Accessibility is an essential feature of a well-functioning city or urban region. In particular, the concept of accessibility provides a framework for understanding the reciprocal relationships between land use and the transportation system. Accessibility, however, encapsulates more than a measure of vehicle speed; it is a measure of opportunity or ease of access for people, with different attributes, to the activities they wish to engage in. The concept, thus, incorporates a focus on the proximity of origins to destinations, the concentration or spatiality of activities, the quality of mobility systems available to overcome spatial separation, and the perceptions, interests and preferences of people who live and work there. Such a framework has important potential advantages when transferred to the realm of urban planning.
Despite the large number of accessibility instruments available in the literature, they are not widely used to support urban and transportation planning practices. Transportation planning mainly focuses on the efficiency of the transport system itself and is only passively reacting to plans made by urban planners. In their turn, urban planners often fail to adequately incorporate knowledge about the functioning of transport systems. Such an approach neglects the influence of interventions in the transport system on broader and often conflicting economic, social and environmental goals. By keeping the accessibility language out of the practice level, older paradigms resist more informed approaches.
COST Action TU1002 seeks to find out why Accessibility Instruments are not more often used in urban and transportation planning practice and how to improve this. Accessibility Instruments have been around since the 1960s but practitioners do not appear to have found them useful or usable enough for addressing the tasks of sustainable urban management. This Action has brought together the developers of twenty–four Accessibility Instruments to work with land use and transport planning practitioners to explore how these instruments can play a more supportive role in enhancing accessibility in European cities and beyond.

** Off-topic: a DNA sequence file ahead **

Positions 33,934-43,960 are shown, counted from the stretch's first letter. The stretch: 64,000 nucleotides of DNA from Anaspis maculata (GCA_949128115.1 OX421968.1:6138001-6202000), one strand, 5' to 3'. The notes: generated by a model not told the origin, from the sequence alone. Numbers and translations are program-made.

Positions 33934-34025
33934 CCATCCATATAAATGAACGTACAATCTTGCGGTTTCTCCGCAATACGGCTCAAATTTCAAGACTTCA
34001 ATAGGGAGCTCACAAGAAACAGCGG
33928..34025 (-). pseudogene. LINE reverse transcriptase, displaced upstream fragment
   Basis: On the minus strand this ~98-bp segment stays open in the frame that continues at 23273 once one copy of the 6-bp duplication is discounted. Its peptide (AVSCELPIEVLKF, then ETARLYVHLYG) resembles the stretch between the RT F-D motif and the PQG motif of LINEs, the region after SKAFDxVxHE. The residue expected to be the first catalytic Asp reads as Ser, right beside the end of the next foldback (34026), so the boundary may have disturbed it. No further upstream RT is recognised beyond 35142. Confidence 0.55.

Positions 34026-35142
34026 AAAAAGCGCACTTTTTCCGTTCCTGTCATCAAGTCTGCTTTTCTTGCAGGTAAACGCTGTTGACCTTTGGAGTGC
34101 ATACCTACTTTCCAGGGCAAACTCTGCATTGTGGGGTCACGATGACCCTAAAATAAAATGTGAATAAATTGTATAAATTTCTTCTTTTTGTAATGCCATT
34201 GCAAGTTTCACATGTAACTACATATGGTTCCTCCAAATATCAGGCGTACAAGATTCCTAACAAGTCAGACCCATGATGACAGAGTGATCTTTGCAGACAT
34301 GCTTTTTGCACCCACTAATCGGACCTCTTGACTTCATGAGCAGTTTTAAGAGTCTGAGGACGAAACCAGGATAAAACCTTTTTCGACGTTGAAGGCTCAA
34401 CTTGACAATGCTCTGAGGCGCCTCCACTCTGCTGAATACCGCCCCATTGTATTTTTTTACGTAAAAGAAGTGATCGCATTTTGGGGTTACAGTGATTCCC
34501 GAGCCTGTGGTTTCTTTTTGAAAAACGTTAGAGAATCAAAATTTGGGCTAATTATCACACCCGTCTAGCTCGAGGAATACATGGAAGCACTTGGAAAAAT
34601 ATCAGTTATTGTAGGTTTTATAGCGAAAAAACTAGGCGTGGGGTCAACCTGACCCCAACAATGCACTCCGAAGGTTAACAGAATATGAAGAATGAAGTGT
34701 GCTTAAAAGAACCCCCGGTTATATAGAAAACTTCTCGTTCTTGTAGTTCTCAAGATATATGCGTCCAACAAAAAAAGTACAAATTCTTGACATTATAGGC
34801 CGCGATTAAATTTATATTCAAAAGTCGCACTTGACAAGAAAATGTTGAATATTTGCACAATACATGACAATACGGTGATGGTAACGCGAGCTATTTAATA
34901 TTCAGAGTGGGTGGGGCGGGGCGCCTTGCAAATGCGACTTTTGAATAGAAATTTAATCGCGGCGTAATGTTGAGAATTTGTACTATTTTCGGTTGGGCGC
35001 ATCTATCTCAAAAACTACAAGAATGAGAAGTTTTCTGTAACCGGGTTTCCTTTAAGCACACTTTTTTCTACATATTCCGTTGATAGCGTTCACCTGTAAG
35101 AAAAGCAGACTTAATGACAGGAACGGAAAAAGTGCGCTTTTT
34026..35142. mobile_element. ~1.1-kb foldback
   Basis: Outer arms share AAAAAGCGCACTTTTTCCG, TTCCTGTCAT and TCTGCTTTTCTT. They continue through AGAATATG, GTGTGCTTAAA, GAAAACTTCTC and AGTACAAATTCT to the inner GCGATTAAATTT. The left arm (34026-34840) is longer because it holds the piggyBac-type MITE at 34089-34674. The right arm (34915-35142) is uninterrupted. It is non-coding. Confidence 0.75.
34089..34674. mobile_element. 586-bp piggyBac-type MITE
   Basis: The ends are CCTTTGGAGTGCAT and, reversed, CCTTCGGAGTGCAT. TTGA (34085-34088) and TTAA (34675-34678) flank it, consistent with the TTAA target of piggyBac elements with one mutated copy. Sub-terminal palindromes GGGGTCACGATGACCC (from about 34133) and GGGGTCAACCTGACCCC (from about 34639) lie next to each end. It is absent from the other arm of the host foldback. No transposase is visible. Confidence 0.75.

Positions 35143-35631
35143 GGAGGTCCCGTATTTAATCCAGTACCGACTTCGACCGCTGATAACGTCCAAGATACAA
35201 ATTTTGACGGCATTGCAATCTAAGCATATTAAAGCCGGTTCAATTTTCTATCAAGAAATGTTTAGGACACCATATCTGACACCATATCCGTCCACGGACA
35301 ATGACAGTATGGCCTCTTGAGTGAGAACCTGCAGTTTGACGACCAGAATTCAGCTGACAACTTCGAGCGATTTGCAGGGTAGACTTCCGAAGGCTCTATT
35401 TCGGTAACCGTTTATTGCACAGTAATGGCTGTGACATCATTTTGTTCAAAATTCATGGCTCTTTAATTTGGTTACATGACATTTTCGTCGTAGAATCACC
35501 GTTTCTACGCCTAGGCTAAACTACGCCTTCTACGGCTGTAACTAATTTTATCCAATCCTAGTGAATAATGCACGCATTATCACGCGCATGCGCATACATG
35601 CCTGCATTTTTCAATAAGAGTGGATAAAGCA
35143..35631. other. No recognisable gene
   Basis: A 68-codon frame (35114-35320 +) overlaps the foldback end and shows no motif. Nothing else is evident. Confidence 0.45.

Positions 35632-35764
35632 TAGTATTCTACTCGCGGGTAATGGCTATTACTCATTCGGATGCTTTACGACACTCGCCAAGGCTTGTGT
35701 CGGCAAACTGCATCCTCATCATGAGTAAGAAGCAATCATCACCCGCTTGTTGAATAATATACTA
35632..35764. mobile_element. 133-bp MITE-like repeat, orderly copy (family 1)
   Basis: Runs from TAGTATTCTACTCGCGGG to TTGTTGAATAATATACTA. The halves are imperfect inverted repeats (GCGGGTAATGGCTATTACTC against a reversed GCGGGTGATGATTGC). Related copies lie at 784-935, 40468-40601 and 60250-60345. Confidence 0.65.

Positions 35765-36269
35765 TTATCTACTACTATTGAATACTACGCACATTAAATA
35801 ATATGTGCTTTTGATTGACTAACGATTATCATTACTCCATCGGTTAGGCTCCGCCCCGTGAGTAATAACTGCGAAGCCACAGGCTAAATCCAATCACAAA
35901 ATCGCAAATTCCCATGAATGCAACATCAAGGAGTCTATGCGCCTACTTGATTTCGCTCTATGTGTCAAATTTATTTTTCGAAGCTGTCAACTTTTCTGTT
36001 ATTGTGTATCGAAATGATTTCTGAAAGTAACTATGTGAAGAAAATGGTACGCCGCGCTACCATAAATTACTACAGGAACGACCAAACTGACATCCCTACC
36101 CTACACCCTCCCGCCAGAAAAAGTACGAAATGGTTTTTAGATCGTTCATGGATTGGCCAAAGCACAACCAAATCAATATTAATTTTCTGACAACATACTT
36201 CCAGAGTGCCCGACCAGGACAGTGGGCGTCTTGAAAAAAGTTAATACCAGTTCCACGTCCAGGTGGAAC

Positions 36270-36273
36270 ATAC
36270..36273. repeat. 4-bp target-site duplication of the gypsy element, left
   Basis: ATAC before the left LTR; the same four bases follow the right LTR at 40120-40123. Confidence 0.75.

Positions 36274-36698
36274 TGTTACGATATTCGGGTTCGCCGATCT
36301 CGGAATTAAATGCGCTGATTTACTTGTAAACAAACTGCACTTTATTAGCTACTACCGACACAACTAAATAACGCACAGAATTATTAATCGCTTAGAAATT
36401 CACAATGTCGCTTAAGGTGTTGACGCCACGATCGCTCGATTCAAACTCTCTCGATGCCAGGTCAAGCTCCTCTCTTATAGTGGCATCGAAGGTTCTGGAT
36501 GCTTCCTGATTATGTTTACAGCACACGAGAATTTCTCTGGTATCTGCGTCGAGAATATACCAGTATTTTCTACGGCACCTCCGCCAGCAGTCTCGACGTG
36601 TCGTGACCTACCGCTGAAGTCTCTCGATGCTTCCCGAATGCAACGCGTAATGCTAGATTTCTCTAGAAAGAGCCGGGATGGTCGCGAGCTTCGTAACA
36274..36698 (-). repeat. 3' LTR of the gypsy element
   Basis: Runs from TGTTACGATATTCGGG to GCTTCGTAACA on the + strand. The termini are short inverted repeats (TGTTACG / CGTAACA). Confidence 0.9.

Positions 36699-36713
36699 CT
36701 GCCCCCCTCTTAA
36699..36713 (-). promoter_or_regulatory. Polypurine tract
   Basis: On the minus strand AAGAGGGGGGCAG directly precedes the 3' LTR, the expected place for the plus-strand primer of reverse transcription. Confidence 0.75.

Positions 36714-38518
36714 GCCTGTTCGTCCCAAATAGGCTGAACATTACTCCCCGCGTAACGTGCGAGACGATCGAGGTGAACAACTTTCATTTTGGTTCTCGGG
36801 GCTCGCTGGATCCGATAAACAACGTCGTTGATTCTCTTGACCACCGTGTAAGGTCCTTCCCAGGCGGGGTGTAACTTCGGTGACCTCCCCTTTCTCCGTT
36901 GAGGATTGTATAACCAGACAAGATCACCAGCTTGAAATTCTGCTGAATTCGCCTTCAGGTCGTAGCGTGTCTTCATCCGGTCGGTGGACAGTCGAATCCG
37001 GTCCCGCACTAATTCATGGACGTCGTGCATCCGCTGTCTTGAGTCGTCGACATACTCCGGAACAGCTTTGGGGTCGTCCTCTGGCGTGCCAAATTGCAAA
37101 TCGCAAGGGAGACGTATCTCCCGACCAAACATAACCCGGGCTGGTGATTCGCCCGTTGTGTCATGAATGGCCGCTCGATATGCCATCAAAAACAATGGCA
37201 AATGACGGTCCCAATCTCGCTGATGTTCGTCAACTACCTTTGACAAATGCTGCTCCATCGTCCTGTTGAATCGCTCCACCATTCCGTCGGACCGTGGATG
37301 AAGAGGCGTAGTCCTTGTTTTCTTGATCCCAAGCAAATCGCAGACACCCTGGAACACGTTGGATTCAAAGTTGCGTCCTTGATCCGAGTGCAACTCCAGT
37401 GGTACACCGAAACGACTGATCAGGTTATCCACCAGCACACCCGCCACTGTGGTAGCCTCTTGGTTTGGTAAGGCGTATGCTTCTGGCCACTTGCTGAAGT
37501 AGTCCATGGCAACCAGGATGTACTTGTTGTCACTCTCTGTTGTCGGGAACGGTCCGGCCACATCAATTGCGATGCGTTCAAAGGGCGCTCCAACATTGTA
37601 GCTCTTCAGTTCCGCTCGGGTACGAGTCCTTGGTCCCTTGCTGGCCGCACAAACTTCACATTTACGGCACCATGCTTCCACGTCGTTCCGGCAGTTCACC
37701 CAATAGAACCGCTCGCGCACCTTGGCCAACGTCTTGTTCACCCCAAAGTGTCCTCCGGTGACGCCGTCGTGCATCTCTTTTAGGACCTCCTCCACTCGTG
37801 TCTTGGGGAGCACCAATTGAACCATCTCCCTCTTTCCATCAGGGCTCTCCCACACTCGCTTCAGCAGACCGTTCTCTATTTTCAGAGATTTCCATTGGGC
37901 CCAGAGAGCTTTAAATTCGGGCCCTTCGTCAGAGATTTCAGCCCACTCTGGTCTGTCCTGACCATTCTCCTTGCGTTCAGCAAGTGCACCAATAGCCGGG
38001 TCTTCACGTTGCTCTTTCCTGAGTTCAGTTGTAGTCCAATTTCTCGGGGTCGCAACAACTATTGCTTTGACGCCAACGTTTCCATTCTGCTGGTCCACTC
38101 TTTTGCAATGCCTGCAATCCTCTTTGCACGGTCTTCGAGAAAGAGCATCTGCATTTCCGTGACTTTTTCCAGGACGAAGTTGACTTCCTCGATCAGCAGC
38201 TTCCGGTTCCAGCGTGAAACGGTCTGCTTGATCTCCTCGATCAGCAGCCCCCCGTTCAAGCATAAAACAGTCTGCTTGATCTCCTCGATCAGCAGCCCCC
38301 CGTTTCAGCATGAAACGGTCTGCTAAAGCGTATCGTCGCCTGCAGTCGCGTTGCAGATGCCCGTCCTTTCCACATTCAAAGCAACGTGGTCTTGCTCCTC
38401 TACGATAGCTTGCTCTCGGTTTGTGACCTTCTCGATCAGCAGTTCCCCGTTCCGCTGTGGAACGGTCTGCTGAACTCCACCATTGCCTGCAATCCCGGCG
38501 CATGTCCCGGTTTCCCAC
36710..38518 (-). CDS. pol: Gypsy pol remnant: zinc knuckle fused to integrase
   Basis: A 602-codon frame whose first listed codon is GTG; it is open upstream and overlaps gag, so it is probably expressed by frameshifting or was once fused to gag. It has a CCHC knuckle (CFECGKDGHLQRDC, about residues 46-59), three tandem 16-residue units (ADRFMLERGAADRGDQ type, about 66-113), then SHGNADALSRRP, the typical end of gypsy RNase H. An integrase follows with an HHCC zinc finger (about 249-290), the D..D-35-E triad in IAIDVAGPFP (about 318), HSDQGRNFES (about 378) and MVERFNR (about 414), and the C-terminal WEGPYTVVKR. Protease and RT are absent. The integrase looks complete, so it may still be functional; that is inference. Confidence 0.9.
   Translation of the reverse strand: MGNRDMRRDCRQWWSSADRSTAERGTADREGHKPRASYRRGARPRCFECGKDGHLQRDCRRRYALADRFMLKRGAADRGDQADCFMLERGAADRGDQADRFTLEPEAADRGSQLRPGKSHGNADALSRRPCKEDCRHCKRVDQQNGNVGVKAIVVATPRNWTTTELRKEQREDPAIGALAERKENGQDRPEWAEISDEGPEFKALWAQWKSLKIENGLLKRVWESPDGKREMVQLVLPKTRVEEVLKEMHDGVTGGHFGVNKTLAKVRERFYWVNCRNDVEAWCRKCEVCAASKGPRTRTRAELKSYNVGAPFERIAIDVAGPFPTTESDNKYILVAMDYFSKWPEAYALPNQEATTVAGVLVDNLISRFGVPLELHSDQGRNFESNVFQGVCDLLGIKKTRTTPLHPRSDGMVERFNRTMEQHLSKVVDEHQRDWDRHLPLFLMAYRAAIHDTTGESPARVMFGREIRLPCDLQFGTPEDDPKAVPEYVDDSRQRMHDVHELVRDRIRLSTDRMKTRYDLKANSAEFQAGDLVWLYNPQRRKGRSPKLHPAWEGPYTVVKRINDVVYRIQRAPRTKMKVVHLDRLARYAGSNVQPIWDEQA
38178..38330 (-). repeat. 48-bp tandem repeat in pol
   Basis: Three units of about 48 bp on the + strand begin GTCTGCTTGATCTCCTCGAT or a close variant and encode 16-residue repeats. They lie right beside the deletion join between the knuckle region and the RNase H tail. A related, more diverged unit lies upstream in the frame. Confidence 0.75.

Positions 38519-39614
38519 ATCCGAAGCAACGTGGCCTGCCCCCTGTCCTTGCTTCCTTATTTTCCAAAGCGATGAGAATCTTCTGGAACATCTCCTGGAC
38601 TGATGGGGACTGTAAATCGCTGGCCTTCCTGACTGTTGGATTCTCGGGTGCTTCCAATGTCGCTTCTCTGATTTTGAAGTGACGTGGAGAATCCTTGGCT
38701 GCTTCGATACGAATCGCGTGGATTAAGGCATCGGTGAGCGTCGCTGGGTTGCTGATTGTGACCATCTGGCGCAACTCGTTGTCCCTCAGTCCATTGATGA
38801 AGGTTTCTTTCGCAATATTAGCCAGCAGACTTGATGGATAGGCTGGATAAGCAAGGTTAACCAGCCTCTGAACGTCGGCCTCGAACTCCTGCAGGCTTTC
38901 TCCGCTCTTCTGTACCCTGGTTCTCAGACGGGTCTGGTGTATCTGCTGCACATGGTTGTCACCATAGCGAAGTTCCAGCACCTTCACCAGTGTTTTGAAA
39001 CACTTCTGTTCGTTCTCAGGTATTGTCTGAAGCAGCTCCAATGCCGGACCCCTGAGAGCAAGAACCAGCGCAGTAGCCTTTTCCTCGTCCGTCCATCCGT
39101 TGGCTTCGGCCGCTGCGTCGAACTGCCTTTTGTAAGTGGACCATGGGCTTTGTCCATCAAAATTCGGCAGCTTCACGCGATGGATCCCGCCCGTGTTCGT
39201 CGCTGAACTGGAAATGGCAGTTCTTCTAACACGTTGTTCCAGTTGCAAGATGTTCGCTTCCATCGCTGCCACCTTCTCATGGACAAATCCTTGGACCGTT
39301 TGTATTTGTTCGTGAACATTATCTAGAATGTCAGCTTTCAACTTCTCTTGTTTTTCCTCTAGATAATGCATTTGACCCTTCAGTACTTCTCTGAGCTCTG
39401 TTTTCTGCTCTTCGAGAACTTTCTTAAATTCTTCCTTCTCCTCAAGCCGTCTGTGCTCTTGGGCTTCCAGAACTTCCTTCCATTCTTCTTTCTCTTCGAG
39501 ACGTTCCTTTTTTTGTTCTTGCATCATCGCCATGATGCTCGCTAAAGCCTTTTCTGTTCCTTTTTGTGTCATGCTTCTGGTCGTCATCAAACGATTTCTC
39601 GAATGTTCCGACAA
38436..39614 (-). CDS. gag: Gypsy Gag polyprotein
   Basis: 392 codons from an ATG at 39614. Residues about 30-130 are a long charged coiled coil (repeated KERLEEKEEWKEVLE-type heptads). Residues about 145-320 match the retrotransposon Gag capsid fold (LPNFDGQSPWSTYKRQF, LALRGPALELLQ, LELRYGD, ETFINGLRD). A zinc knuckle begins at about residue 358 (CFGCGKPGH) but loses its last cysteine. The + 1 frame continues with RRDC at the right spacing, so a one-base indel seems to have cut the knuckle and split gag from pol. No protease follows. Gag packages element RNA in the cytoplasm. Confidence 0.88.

These twenty–four Accessibility Instruments were gathered and analysed so as to understand in detail their characteristics, planning issues addressed and specific purposes. Accessibility Instrument developers’ perceived relevance for urban planning was assessed, while the Instruments’ strengths and weaknesses were identified.
This detailed overview on the status quo of Accessibility Instruments in Europe and beyond is assembled on the first report of this Action entitled Accessibility Instruments for Planning Practice. The focus was as well set on the local practitioners. The commitment to understand users’ view on the usability of the Accessibility Instruments was realized through a set of seventeen interactive workshops which took place around Europe and Australia.
The results of this second stage can be found in the second Report of this Action entitled Assessing Usability of Accessibility Instruments.
So what is the future of accessibility instruments?
This research intends to create value for both accessibility instrument developers and users. Instrument developers, need to have information on the planning context and tasks, and the skills and preferences of urban planning practitioners so that these characteristics can be reflected more effectively in existing and new instruments being developed. Potential instrument users, need to have a verification on how accessibility instruments can provide information on the appropriate and equitable level of service provision and have information on the impact of proposed urban and transportation planning decisions on the accessibility of people across their jurisdiction.
This post was written in collaboration with mr. Tiago Patatas, junior researcher, CITTA – Research Centre For Territory, Transports and Environment, University of Oporto and mr. Ron Bos, University of Amsterdam